I am surprised by how much I have learnt outside the classroom and how a plate of cheese maggi with hippo can solve almost any problem in the world.

I am grateful for the wonderful bunch of people I was always with and I can't help being choked thinking of what a difference each one made in my life those two years. They were my family in the truest sense of the word. I could go crying into any one of their rooms and each one in their own special would know exactly what to say. I could make fun and be made fun of. Being part of such a large group made every dinner out a celebration of sorts with a jumbling of orders and eventually ending with ten spoons fighting over a bull's eye. Even going to fill water was an expedition with no less than four people being a part of it. And I can't even begin telling you the advantages of having five friends jostling you out of bed or calling you from class when you have overslept.

It will never be the same again. The emotion at this moment goes way beyond mere nostalgia and the action of 'missing'. XL meri jaan.

Friday, January 14, 2011

A promise

Meow boy has been asking me to write something for quite some time now. I initially blamed the writer's block due to stress and academics and the like but as time passed I have realised that it goes a little beyond that. I have never been so pressurised as to ever stop writing. I have always loved the whole ritual of writing right from the silly detective stories I wrote as a child to amuse myself to my modest beginnings at a novel which was entirely lost due to a faulty hard drive.
When I look back, I now realise that my writing reduced the more I read. As a child I had no inhibitions and could sit and write for hours without realising it. I wrote as much as I could from Dear Diary entries to poetry which I struggled hard to rhyme to obituaries for dead pets. I was always looking at a different angle to write a story from. Becoming my writer was what I wanted for the longest time. My reading which, I believed, would add value and flavour to my writing however worked in a very different way.
The more I fell in love with the writing styles of other authors the more critical I became of my own writing. I wrote and rewrote because the lines had to be just perfect and over the years, I seem to have given up on it altogether.
This blog post is not merely a forum to crib and analyse why I stopped writing but a promise to be a little kinder on my own words and ideas in the future.
Here's to more baby steps that go beyond a nostalgic blog post!

Monday, July 12, 2010

Once upon a summer..

There is a certain allure to being a tourist in Europe. To having a checklist of must-see places and getting a grin of satisfaction on your face as you tick them off.Today I was a whole new different kind of tourist in Europe. The spontaneous one.All we knew in the morning was that we had to go see the Rhine falls. We surprisingly left on time and managed to land up in Schauffausen. We had no clue which direction to head in and managed to reach a place with 500 different sign boards all saying Rhine falls. We decided to walk in one particular direction we felt fondly towards and walked up a slightly inclined road. We could hear it first. Then we took a turn and saw the falls in all its glory. Out came our cameras and our tourist-ness. We photographed anything and everything that looked remotely pretty.We ate a typical European lunch (quick and not satisfying) at a picturesque restaurant overlooking the falls. We then took a boat ride which led us straight to a steep flight of stairs which gave us the most spectacular and breathtaking views of the falls. Then we got ourselves a bottle of coke and two glasses and headed to spot in a park under the shade of a tree. We sat and drank our cokes in states of complete contentment looking at the river flowing and the mountains in the background.We found our way to the station and decided that we had enough time to stop at Zurich for a while. Both of us had not even a remote clue of what to see or where to go. We took the safe way out. We asked for the closest water body and headed straight to Bellevue. My first point on the agenda was to get some ice cream in that heat. With ice cream cones in hand we walked along the bridge enjoying the view and people watching more than anything else. We found a small colourful fair and I insisted that we had to take a giant wheel ride. As the wheel moved higher and higher, the city just got prettier and prettier. All the colours of the boats, the people on the shores, the tulips, the solid, old churches were too much to take all at once.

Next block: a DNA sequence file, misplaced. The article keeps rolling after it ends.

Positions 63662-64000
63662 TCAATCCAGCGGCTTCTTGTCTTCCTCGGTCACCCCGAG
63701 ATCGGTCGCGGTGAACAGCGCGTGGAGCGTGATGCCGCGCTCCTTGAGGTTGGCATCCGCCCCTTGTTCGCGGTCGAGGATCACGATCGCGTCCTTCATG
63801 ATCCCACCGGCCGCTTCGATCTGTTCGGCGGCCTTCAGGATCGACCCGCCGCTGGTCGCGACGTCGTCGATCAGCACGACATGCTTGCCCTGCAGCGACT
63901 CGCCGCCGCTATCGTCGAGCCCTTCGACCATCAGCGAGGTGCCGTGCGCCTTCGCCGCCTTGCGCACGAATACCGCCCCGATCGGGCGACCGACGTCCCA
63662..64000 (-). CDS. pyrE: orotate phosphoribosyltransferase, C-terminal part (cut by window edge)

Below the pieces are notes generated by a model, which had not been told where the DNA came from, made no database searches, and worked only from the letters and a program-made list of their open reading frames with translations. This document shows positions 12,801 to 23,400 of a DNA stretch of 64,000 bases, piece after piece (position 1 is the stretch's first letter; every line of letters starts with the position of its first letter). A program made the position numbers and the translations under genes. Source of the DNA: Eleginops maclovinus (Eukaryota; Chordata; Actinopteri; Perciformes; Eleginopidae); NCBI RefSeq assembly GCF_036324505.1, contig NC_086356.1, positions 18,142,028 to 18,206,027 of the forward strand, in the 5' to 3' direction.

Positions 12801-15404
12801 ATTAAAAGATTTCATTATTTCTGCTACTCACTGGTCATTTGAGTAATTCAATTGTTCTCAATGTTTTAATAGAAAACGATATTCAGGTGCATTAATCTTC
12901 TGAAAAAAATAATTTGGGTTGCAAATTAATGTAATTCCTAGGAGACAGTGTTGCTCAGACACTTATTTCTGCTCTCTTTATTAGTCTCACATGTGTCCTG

A little stroll across the shore. An impromptu concert. A Jim Morrison sound alike. Pictures with a painted golden man. A cold can of beer. Window shopping. And we had somehow reached the station again.

We noticed a little park tucked away just before the station and entered it almost on impulse. One of us chose to tuck her jacket around her and lie down on the grass and look at the blue sky while the other chose to take his camera and take pictures of everything around us.

We both go back home with memories of a different kind of Europe. It wasn't special only because of the places we saw, it was the sheer joy of discovering bits and pieces that we didn't know existed.